Doing our work, so that we can do our work

Someone recently told me that I was, to paraphrase, too "self-analytical” basically, that I spend too much time thinking about myself. It stung.  
Is this really how I appear? OMG Have I been misunderstood, again?
(Cue the ouch of recurring life-theme)
And then I forgot about it ...but not really.

Having recently spent a week on retreat with with a group of people doing some deep "self-analyzing" I'm thinking of it again. 
And of the need for us not get stuck in "self" work, but to follow the continuum of healing, so that our own found clarity and wholeness is the foundation from which we move to heal brokenness in he world -in whichever ways we are uniquely inspired to do so. Art, writing, animals, hospice work, gardening with love ...just BE-ing, living and interacting from this place.

The truth is that the personal development/self help/coaching world can be maddeningly narcissistic and ego serving, and become a loop of navel gazing and designer mala beads.

My own commitment to self inquiry and healing, and the reason I coach, is about the very opposite --it's because whole, healed, authentic people create a whole, healed world. And this is my daily entreaty ...

Its about dynamic revealing, and seeing, peeling back the layers of false conditioning and disconnect, about figuring out what really, deeply, matters. And then turning our gaze and our actions, outward, and being the change.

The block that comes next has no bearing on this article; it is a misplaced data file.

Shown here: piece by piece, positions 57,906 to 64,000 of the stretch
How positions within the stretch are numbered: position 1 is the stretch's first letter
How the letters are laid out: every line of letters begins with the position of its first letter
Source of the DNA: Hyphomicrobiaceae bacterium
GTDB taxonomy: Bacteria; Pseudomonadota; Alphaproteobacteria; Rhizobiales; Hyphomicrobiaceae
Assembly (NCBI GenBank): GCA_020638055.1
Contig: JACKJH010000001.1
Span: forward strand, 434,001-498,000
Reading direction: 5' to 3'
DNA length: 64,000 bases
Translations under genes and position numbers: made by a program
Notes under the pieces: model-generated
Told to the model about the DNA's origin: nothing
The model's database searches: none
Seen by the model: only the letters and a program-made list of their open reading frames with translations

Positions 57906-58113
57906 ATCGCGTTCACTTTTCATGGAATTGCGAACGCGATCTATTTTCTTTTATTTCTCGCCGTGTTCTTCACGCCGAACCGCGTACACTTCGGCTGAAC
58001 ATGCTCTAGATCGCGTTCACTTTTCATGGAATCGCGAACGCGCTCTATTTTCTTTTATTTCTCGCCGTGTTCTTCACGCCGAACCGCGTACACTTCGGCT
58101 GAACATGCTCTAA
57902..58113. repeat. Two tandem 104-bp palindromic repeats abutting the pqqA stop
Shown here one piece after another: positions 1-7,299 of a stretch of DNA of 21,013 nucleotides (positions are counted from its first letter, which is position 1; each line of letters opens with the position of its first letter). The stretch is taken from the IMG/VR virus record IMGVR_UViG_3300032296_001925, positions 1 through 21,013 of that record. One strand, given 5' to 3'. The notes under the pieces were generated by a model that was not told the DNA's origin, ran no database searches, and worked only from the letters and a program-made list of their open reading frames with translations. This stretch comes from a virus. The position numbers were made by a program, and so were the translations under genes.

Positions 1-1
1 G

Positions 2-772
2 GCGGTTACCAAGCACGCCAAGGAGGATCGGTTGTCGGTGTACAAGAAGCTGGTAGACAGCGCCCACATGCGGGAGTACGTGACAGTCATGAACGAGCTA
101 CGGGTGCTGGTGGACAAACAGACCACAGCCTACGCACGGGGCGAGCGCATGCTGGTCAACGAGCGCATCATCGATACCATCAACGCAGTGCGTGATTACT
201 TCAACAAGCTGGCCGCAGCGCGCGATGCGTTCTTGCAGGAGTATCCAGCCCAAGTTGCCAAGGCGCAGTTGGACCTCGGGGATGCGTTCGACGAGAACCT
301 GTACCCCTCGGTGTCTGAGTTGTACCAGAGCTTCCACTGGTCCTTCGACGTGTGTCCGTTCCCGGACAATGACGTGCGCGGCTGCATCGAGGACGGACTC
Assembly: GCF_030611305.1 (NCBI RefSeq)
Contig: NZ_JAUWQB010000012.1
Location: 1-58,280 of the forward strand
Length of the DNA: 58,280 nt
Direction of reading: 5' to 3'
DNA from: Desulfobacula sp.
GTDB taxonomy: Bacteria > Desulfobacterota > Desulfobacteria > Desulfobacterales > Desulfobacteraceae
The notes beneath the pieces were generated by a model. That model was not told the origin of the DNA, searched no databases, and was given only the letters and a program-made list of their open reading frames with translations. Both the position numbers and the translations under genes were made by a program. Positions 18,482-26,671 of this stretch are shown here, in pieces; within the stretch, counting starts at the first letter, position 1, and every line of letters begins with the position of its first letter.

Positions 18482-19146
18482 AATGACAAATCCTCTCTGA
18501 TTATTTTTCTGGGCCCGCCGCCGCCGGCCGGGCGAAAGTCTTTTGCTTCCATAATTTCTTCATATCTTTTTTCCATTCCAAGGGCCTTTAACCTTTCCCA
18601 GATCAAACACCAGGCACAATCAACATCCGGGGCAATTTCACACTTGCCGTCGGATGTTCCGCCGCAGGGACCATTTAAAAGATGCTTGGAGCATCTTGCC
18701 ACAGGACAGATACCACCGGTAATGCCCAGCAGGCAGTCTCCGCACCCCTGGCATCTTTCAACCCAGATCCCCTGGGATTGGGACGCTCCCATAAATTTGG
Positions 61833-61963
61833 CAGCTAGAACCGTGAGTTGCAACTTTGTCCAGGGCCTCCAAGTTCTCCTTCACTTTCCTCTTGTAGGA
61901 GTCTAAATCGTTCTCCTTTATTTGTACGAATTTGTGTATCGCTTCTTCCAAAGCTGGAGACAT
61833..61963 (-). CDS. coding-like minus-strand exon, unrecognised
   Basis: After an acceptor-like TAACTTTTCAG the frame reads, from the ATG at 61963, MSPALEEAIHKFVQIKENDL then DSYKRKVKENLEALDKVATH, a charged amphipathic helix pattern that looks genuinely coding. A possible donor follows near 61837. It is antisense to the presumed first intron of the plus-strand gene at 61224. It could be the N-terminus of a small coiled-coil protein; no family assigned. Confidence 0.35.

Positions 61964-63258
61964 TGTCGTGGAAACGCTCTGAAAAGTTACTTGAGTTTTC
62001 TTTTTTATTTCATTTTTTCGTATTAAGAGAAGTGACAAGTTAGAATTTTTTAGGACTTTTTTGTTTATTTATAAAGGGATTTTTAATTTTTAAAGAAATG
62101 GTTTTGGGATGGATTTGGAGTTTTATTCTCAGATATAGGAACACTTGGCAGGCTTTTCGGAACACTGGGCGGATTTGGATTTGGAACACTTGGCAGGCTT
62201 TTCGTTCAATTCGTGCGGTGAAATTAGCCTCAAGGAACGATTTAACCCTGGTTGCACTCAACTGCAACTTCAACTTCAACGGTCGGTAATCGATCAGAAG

Just as we aren’t designed to be solitary creatures, but meant for connection -to immediate community and greater earth community, our work to embody a fuller expression of who we really are, isn’t meant to be wholly self-focused, but for the good of the whole take into the world  in small and big ways, that create ripples that reach the recesses of distortion and dark.

Inward directed inquiry and self care are not the end goals, but the way forward

Getting really clear and working on our stuff, allows us to discover and hone the ways of being that we want to bring into the world. 

Coming home to ourselves means we can then relate to others from a place of rootedness and grounding, and self-integrity, that we can then reflect out into the world-community near and far.